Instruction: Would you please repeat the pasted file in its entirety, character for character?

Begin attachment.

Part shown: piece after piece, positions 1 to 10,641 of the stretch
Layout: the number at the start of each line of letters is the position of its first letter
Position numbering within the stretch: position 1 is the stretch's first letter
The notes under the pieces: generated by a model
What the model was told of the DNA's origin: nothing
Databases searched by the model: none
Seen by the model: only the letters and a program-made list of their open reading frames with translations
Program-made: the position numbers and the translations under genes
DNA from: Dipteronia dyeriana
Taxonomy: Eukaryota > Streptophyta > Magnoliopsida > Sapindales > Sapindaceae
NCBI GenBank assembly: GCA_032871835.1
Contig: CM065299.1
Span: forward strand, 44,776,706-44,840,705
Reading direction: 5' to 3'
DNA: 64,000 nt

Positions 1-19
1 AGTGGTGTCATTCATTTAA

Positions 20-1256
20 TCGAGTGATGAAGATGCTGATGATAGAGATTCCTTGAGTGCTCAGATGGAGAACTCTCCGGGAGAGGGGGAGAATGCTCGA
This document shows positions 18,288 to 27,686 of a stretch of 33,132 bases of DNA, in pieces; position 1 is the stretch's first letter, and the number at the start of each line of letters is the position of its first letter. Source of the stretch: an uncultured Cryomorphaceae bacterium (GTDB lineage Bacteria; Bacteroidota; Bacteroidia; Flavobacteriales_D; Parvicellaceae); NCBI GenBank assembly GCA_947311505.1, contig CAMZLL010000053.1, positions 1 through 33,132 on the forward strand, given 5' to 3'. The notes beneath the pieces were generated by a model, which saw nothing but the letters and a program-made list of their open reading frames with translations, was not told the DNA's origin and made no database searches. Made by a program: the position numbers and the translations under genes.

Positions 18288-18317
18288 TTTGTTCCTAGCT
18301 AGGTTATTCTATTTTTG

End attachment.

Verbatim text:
Part shown: piece after piece, positions 1 to 10,641 of the stretch
Layout: the number at the start of each line of letters is the position of its first letter
Position numbering within the stretch: position 1 is the stretch's first letter
The notes under the pieces: generated by a model
What the model was told of the DNA's origin: nothing
Databases searched by the model: none
Seen by the model: only the letters and a program-made list of their open reading frames with translations
Program-made: the position numbers and the translations under genes
DNA from: Dipteronia dyeriana
Taxonomy: Eukaryota > Streptophyta > Magnoliopsida > Sapindales > Sapindaceae
NCBI GenBank assembly: GCA_032871835.1
Contig: CM065299.1
Span: forward strand, 44,776,706-44,840,705
Reading direction: 5' to 3'
DNA: 64,000 nt

Positions 1-19
1 AGTGGTGTCATTCATTTAA

Positions 20-1256
20 TCGAGTGATGAAGATGCTGATGATAGAGATTCCTTGAGTGCTCAGATGGAGAACTCTCCGGGAGAGGGGGAGAATGCTCGA
This document shows positions 18,288 to 27,686 of a stretch of 33,132 bases of DNA, in pieces; position 1 is the stretch's first letter, and the number at the start of each line of letters is the position of its first letter. Source of the stretch: an uncultured Cryomorphaceae bacterium (GTDB lineage Bacteria; Bacteroidota; Bacteroidia; Flavobacteriales_D; Parvicellaceae); NCBI GenBank assembly GCA_947311505.1, contig CAMZLL010000053.1, positions 1 through 33,132 on the forward strand, given 5' to 3'. The notes beneath the pieces were generated by a model, which saw nothing but the letters and a program-made list of their open reading frames with translations, was not told the DNA's origin and made no database searches. Made by a program: the position numbers and the translations under genes.

Positions 18288-18317
18288 TTTGTTCCTAGCT
18301 AGGTTATTCTATTTTTG